Here’s how Hong Kong housing could see the return of a buyer’s market
As rates rise over the next few years, so will adjustable rate mortgages and, in turn, so will mortgage carrying costs. The shifting dynamics of a mortgage in a rising interest rate environment should draw borrowers’ attention to two key points of concern.
The first point is that if interest rates increase over the next few years to, say, 7.5 per cent, then the annual carrying cost of a mortgage increases by a massive 70 per cent. The second point is that as interest rates increase, the amount of a monthly payment applied to principal shrinks to only 20 per cent of that payment. In other words, if rates rise to 7.5 per cent, interest expense will consume 80 per cent of a mortgage payment. Debt reduction has now slowed to unsustainable levels.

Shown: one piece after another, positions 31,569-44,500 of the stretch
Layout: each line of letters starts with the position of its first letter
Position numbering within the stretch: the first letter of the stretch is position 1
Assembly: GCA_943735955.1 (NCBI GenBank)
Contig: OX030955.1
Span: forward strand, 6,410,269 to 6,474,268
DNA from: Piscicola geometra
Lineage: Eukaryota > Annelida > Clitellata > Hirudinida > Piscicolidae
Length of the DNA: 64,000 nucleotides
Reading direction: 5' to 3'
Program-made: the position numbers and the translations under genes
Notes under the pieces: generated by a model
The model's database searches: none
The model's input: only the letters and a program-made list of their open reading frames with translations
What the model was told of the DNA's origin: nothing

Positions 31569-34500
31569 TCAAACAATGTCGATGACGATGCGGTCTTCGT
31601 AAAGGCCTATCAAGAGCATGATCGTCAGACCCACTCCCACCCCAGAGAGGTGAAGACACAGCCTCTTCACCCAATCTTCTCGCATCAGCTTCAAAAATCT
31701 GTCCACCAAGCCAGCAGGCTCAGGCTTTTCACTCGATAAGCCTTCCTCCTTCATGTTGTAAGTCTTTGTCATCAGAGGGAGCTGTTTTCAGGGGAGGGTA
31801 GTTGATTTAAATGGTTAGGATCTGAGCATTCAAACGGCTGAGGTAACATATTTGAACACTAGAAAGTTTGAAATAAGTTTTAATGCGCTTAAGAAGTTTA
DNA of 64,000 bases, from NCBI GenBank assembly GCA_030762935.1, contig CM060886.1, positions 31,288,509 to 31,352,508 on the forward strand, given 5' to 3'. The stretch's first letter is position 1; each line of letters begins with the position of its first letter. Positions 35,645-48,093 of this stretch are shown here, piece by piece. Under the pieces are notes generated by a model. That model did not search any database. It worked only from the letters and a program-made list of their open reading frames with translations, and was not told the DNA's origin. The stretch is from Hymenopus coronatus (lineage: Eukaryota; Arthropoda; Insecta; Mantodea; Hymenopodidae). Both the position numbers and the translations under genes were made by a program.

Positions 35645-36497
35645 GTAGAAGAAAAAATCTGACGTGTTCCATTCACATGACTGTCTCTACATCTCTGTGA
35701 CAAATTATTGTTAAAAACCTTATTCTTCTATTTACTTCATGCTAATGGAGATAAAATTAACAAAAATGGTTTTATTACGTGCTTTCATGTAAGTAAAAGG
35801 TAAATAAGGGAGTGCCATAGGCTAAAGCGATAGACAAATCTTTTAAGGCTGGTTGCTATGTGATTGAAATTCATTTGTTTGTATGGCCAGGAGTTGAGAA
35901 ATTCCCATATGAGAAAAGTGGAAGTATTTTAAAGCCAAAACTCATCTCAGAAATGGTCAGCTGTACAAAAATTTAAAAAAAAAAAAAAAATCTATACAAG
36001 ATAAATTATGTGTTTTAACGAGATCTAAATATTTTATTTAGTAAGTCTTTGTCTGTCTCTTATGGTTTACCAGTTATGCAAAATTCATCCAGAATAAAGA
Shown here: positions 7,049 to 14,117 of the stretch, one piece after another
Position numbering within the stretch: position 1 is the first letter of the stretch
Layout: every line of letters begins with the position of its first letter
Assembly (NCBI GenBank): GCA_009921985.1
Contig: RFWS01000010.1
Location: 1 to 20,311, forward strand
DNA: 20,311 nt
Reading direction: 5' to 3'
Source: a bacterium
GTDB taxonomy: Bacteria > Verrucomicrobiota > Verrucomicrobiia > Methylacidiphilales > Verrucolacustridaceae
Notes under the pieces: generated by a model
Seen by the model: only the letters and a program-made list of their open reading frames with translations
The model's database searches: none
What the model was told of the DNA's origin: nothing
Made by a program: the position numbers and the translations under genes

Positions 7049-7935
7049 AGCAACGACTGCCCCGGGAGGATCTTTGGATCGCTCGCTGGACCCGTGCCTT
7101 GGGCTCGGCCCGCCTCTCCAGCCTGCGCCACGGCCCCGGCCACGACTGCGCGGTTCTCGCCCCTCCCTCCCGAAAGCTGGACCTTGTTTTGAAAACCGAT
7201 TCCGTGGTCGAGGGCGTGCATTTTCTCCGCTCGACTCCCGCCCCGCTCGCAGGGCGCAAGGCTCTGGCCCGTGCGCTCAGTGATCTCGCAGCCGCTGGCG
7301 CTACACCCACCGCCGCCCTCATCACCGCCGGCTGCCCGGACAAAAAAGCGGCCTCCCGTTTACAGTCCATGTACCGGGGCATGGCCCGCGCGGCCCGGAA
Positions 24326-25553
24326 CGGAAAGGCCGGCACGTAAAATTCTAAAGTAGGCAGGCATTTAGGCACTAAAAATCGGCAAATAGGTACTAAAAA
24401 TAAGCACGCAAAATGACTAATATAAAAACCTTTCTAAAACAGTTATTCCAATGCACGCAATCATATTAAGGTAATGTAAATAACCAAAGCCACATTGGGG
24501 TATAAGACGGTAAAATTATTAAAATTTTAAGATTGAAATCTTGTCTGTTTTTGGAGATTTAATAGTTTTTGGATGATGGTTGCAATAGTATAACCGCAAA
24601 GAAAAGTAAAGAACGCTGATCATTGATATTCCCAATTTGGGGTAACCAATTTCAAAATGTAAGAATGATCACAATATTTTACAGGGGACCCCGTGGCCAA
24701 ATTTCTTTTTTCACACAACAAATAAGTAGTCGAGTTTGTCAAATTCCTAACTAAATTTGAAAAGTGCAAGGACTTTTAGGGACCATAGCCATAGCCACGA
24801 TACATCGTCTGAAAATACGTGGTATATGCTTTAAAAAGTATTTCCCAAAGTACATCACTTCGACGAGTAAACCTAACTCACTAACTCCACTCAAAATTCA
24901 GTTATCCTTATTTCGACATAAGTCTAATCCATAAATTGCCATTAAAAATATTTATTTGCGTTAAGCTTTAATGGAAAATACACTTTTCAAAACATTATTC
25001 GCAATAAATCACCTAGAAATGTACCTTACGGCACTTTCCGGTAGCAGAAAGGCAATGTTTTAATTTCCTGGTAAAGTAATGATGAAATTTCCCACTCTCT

As we know, rates can rise and fall very fast. As household borrowing costs increase, and a fixed-rate teaser period shifts to a floating rate, bank deposits fall and banks’ access to cheap liquidity diminishes – contributing to higher interest rates.
Next, borrowers cannot afford their mortgage payments and start selling. The supply of secondary properties increases, depressing prices. Mortgages become higher than the value of the property, further accelerating the desire to sell and increasing supply.
History repeats itself and it could only be another three to five years before prices crash, making for a real great buyer’s market.
Simon Constantinides, Pok Fu Lam